From Samcheok Express Bus Terminal, walk outside and turn right, rounding the corner of the express bus terminal. You’ll walk to the end of the block, cross the street, and take the No. 24 Bus. The bus stop is in front of a large gray motel:

Getting to the No. 24 Bus from Samcheok express bus terminal

The No. 24 bus will take you to Jangho Port and take about 45 min. Show the bus driver the Korean for Janghohang-장호항-and he’ll drop you off seemingly in the middle of nowhere. Just walk toward the coastline. Do you see lots of boats and a few houses? You’re there.

Other Links

Here’s Visit Korea’s website about Jangho Port, but we found some of the information to be wrong (like how long the bus ride will take). However, the pictures give you an idea about the port and there are other activities listed on that site that we didn’t try (like deep sea fishing!)

Samcheok City’s Tourist Page

Penis Park (Haesindang 해신당)

h4This weekend, Sam and I visited the famous-or infamous? Haesindang Park. More commonly referred to as “Penis Park”, this little treasure of a tourist spot is located on the beautiful East Sea, about 50 minutes south of Samcheok and 3 minutes (by bus) from the seriously gorgeous Jang-ho Port.

The Legend of Penis Park

Depending on which site/sign/translation you read, the actual story behind Penis Park varies a bit. Here’s the gist:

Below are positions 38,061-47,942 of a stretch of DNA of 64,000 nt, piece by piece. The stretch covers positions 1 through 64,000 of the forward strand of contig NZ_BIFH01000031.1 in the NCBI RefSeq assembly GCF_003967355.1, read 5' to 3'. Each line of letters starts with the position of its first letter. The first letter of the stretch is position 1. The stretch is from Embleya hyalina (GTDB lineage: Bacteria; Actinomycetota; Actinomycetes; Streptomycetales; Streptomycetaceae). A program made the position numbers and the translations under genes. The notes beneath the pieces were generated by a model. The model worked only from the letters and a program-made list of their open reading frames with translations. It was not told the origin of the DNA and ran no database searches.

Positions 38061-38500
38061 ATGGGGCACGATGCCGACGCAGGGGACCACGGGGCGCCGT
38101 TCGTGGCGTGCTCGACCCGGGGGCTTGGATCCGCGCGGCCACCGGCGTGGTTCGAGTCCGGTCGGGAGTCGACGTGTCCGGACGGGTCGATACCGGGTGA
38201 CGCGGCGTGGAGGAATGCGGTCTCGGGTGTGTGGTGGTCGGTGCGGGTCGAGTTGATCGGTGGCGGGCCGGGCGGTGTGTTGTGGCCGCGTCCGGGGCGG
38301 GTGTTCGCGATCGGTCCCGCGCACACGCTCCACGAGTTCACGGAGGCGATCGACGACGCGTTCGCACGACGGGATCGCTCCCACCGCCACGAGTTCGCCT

-Once upon a time, there was a young virgin girl:

P The virgin
The Virgin of Penis Park

-She either…

a) loved gathering seaweed and chose to do so in the middle of the ocean on a rock, and-this part doesn’t make sense-lost her boat? forgot how to swim?

b) was abandoned on said rock by her lover while he went to catch fish-promising to come get her at the end of the day and then forgetting, or

c) intentionally drowned herself.

-Whichever story you believe, the young Read more

Haewoojae (Mr. Toilet House) Suwon, Korea

This last weekend was wonderful-finally a break from all the work craziness-so we decided to celebrate. What better way to celebrate than learning about Korean poo?

MR. Toilet House-or Haewoojae-in Suwon, South Korea | savoringsimple.comYou read that right. Koreans have a healthy respect for their GI system, so much so that they’ve dedicated an entire park and museum to the history of poop in Korea.

And yes, the museum is shaped like a giant toilet.

Haewoojae Toilet MuseumStarted by the World Toilet Association (WTA), a non-profit dedicated to providing modern sanitation systems around the world (like their FB page here), Haewoojae ( 해우재 ), or “Mr. Toilet House” was constructed by Sim Jae-duck.

Mr. Sim dedicated his life to sustainable sanitation systems around the globe, a laudable goal that motivated him to found the WTA and also build a residence Read more

Hiking Bukhansan National Park

Hiking Bukhansan National Park, Seoul South Korea | savoringsimple.comHiking in Bukhansan National Park was easily one of the most rewarding things I have ever done in my life. Maybe it was just something I needed to do-get outside my apartment (or myself?) and revel in some natural beauty, but I think that anyone who is visiting Seoul should make it a priority to visit Bukhansan.

I mean, just look at these views…

A Hiker's View of Seoul |savoringsimple.comOn a clear day, you can actually see the mountains of North Korea from Bukhansan. Plus, the views of Seoul are just incredible. I have new appreciation for the size of that city! Hiking Bukhansan National Park in South Korea |

Bonus: Because Koreans are such avid hikers, they’ll Read more